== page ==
I put mine on the inside of the collar, others have also put theirs on the outside. I haven't noticed a difference in effectiveness either way. I've had an old timer at a field trial come up and flat out tell me they don't work... What he and others need to realize/remember is these tags do not create an invisible forcefield around your dog, you'll still see ticks on them from time to time in the field and again, in my experiences, these are the ones that haven't yet "abandoned ship". Honestly I can't remember the last time I've pulled an embedded tick off a dog and we get into them A LOT.

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Mike Connally
If they do the job in central PA thats quite an endorsement.

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UglyD

Ticks are not so bad here in the inter mountain west as in the east- but I have been usuing the tags for 3 years now . I have them on little clips that can be taken off because not only are they on the dog collars - I have D rings on the the last eye let of my hunting boots that they attach to also.

Haven't had any ticks on the dogs nor myself.

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MikeH.

Lyco,

So you find the best results if you change them out every month?

I attach mine a little different. I cut the tag off and keep it in the dog kennel. I then take the square that remains and cut it into four somewhat equal squares.

I attach them to a flat collar like you described by simply wrapping the square around the collar. I take to small zip ties and put four little slits in the tag. I sort of just weave the zips through the holes and around the collar with the zips on the our side, for the most part, away from the dog. Pull the zips tight to the collar and cut off the excess.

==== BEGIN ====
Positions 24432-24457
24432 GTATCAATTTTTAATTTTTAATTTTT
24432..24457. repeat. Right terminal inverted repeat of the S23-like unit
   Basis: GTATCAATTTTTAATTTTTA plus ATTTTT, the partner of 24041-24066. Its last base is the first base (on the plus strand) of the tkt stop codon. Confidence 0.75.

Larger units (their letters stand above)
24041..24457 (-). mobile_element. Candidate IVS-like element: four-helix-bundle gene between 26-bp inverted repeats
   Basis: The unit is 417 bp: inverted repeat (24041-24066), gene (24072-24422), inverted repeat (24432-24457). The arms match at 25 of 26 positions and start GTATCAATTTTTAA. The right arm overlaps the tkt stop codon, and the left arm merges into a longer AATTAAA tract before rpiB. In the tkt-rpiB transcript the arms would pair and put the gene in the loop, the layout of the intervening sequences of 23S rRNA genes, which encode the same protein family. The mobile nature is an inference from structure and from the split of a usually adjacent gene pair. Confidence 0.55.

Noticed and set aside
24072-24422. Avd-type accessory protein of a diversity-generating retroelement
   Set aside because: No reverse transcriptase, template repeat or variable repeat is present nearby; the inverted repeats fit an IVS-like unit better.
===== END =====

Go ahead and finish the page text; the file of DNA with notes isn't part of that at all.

Because it is tight to the collar I don't see any wear to the tag.

It does not irritate the dogs skin or anything like that as far as I can tell.

No ticks so far this season. It has just started to get warmer, like days pretty consistent over 60 degrees. So we will see.

Mike

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Luminary Setters
The owner of the farm supply store that I buy my feed from tells me the manufactureres of the python tags also make a tag specifically for dogs. It is chemically the same as the cattle tag, smaller, and retails for $19.95.

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UglyD
How many for $19,95- for $35 I purchased enough for the entire town of the cattle tags. I'll have to look into that .

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UglyD
Could only find a power (dusting) and a concentrate for a spray listed on thier web site for dogs.

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Luminary Setters

I didn't ask specifics on the tag.  I asked about the cattle tags use on dogs when he spoke of the dog tag.  I suspect it is marketed under a botique name.  He said a single tag sells for $19.95. He elected not to carry them.  He also said the beagle trialers buy a lot of the purple python tags.

When I pick up feed next month I'll get the specifics on the dog tag and post it.

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cockerfan
I really like the idea of using the tags, and am considering giving them a try. My only concern is,  are they safe to use on indoor dogs and/or dogs that kids will be frequently exposed to?

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caleb

I really like the idea of using the tags, and am considering giving them a try. My only concern is,  are they safe to use on indoor dogs and/or dogs that kids will be frequently exposed to?

That's my concern with all these anti-tick pesticides.

Even if they're safe on a dog with a life expectancy of 10-ish years, that doesn't necessarily mean they're safe for daily human exposure over 50, 60, or 70 years.

I have no knowledge that would lead me to think they're necessarily unsafe, it's just that I haven't seen evidence of their safety.  This goes for the topicals too, not just the ear tags.

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UplandKS

I really like the idea of using the tags, and am considering giving them a try. My only concern is,  are they safe to use on indoor dogs and/or dogs that kids will be frequently exposed to?

That's my concern with all these anti-tick pesticides.

Even if they're safe on a dog with a life expectancy of 10-ish years, that doesn't necessarily mean they're safe for daily human exposure over 50, 60, or 70 years.

I have no knowledge that would lead me to think they're necessarily unsafe, it's just that I haven't seen evidence of their safety.  This goes for the topicals too, not just the ear tags.

I was just getting ready to ask that question, as well.

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Chris Raymond
I too get queasy about insect meds.  Undoubtedly I'm thinking of this incorrectly, but I still seem to recall one class or another in the military that communicated that all insecticides were a form of one nerve agent or another.